Setting Up a Calcium Reactor

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Calcium Reactor Setup

Calcium Reactor Setup

After receiving multiple requests from fellow hobbyists to walk them through setting up a calcium reactor, I’ve decided to make a step-by-step guide on setting one up for their reef aquarium.

To start, you must determine the size reactor you will need. The average calcium reactor is rated for aquariums about 200-250 gallons and moderately stocked. But more hard coral dominated aquariums may need larger reactors. Smaller reactors are available, but the larger reactors are typically used to allow more flexibility.

After the size reactor is determined, begin shopping for the equipment. The reactor itself should be from a recognized manufacturer/vendor, and should be rated for aquariums larger than what you currently have. This will allow you to stock your aquarium more heavily, but also allow you to upgrade to a larger aquarium in the future. When picking out a calcium reactor, look for models that include a bubble counter, a recirculating pump that flows from bottom to top (more effectively uses CO2), and is made of quality material such as acrylic. Also make sure that the top of the reactor is easily removable, making maintenance and replacing of the media an easy task.

Aragonite Calcium Reactor Media

Aragonite Calcium Reactor Media

Image Courtesy of Marine Depot

In addition to the calcium reactor, you will need to purchase several other pieces of equipment. A CO2 cylinder, CO2 regulator with a needle valve, pH controller, Calcium Carbonate (CaCO3) media, a small pump to feed aquarium water to the reactor, and CO2 resistant tubing are all required pieces needed to complete your calcium reactor setup. The CO2 tank is an aluminum cylinder that houses CO2 under pressure. The CO2 regulator attaches to the aluminum tank and performs two functions. It monitors the available CO2 in the cylinder and delivers CO2 to the calcium reactor via the precise needle valve. The pH controller monitors the pH of the effluent water (water leaving the calcium reactor), allowing you to raise and lower the pH of the effluent water to suite your aquarium’s needs.

Deluxe Dual Gague CO2 Regulator

Deluxe Dual Gague CO2 Regulator

Image Courtesy of Marine Depot

Once all of the equipment is purchased it’s time to assemble the calcium reactor setup. Begin by opening up the reactor, pouring in the desired amount of media, assembling the PVC fittings, and reattaching the lid. Next, attach the feed pump and let the calcium reactor fill with water. After the reactor fills with water from the aquarium, and is subsequently pouring effluent water back into the aquarium, start the recirculating pump. At this point in the assembly, check for leaks and fix them. Now it’s time to connect the CO2 equipment. Attach the CO2 regulator to the cylinder and slightly open the knob on the cylinder. Do not open the knob on the cylinder all the way. Just open it a 1/4 turn of the knob. Then as CO2 is flowing into the bubble counter on the calcium reactor, adjust the needle valve on the CO2 regulator and decrease the effluent flow rate. Most calcium reactor manufacturers have desired guidelines, but I like to start it out the pH a little higher, the bubble count a little lower, and the effluent flow a little slower. This will prevent alkalinity from climbing too high too fast and pH from dropping too far. But as a general guideline, set the effluent water flow to 40 drips per minute with 10 bubbles per minute of CO2. Then, adjust the pH (via the controller) to approximately 6.5 to 6.7.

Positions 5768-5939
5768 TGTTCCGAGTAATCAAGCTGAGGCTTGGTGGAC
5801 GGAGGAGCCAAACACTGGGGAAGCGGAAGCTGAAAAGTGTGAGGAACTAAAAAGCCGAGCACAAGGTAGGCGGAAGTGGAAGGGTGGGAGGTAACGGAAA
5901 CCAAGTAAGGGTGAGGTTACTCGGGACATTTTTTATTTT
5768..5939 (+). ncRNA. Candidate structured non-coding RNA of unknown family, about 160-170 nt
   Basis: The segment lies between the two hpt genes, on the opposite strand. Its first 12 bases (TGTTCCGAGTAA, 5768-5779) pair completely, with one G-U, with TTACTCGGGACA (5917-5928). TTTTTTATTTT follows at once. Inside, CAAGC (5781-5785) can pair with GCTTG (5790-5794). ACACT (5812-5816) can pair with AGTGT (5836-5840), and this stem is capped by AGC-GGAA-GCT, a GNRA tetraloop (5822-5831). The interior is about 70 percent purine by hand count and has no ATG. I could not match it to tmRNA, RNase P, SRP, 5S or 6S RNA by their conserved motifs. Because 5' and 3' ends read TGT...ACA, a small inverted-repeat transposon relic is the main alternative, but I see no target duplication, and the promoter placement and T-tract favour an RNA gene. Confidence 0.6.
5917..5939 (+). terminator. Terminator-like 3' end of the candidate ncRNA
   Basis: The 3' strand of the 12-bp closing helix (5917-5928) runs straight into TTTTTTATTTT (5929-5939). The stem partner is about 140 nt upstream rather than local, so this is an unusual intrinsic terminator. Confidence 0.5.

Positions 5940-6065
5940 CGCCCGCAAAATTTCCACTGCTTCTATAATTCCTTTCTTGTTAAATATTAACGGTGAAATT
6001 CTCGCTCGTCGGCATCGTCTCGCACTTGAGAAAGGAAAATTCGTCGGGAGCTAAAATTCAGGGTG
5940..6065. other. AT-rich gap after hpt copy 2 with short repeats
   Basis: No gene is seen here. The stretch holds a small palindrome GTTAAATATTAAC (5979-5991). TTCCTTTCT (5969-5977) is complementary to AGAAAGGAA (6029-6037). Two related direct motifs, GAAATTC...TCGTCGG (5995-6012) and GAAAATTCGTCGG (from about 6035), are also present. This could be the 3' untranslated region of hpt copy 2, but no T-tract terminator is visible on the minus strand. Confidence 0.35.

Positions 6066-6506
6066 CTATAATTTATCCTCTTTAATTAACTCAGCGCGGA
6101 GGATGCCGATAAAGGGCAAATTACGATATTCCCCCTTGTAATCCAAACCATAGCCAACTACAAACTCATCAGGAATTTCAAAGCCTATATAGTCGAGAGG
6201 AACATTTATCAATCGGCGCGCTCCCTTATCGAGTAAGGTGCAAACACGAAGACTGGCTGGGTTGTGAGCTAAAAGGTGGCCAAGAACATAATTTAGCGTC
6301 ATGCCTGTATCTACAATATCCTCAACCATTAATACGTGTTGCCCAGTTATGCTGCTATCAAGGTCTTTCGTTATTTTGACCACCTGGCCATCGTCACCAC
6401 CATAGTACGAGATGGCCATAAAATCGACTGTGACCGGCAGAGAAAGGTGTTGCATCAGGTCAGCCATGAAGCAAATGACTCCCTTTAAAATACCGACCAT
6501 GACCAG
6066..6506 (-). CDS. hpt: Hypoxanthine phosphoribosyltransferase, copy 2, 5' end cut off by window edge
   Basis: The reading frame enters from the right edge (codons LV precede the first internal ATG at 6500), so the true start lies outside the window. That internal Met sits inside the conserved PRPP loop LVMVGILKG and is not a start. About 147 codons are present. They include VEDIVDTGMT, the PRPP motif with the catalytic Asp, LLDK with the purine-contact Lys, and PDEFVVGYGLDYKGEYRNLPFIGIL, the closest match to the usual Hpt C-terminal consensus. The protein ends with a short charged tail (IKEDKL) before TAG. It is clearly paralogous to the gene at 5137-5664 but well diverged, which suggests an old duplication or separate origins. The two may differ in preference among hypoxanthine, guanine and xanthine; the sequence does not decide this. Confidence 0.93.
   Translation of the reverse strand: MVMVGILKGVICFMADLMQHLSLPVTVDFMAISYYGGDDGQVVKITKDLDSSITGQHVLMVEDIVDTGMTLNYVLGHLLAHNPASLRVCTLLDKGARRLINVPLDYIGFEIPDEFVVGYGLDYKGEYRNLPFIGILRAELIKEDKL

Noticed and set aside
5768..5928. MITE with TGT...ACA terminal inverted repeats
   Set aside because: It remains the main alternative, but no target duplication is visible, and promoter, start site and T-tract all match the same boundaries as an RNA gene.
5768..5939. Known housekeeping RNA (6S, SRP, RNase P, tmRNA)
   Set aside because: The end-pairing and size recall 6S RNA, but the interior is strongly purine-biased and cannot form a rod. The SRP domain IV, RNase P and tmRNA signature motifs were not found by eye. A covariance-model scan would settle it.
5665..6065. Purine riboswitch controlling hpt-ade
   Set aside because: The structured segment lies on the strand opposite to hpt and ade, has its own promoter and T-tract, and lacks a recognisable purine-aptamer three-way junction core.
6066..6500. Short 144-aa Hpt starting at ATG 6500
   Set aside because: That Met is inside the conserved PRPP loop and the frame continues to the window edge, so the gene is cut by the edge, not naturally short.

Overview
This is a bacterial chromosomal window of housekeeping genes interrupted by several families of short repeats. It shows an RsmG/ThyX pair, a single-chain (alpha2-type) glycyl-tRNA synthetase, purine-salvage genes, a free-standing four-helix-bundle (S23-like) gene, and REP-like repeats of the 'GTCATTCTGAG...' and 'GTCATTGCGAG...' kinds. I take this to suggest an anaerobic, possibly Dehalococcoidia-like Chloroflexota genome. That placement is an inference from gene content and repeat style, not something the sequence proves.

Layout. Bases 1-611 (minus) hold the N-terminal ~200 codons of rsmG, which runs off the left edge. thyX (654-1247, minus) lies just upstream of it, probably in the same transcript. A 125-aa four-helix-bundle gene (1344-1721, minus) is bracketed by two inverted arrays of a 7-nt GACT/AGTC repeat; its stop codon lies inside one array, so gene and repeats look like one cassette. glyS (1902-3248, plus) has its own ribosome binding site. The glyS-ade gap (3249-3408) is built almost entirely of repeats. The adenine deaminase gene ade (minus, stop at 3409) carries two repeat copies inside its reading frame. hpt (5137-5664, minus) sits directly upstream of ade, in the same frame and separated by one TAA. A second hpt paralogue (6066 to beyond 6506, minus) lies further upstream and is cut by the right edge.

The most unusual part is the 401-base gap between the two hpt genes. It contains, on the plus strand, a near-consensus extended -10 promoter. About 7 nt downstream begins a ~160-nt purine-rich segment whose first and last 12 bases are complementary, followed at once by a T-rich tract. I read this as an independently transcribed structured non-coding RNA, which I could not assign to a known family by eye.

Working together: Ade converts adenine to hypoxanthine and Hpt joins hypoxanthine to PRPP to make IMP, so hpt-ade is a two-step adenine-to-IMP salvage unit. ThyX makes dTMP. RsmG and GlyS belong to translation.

pH Controller

pH Controller

Image Courtesy of Marine Depot

Once the reactor is running, it’s time to fine tune. Adjust the bubble rate, effluent flow, and pH of the setup in order to optimize your CO2 use and aquarium pH. Be sure to test your water for pH and alkalinity, as these two are the most crucial to the chemical balance at this stage. Let the calcium reactor run for about 24 hours, then retest your parameters. The alkalinity should have increased, but it should be under 12 dKH. If it is too high, decrease the CO2 input and increase the pH of the effluent water. Continue adjusting until you reach stable levels of pH and alkalinity, and your calcium isn’t decreasing or increasing. Also keep in mind that the calcium reactor is not designed to increase your calcium level in your aquarium, but maintain it. So don’t worry if your calcium levels aren’t increasing. To raise your calcium levels, I recommend dosing with a liquid calcium supplement until you reach the desired calcium levels.

CO2 Cylinder

CO2 Cylinder

Image Courtesy of Marine Depot

This is hopefully a fairly thorough calcium reactor setup guide. If you have any questions, feel free to email me at [email protected] and I’ll respond as quickly as I can.

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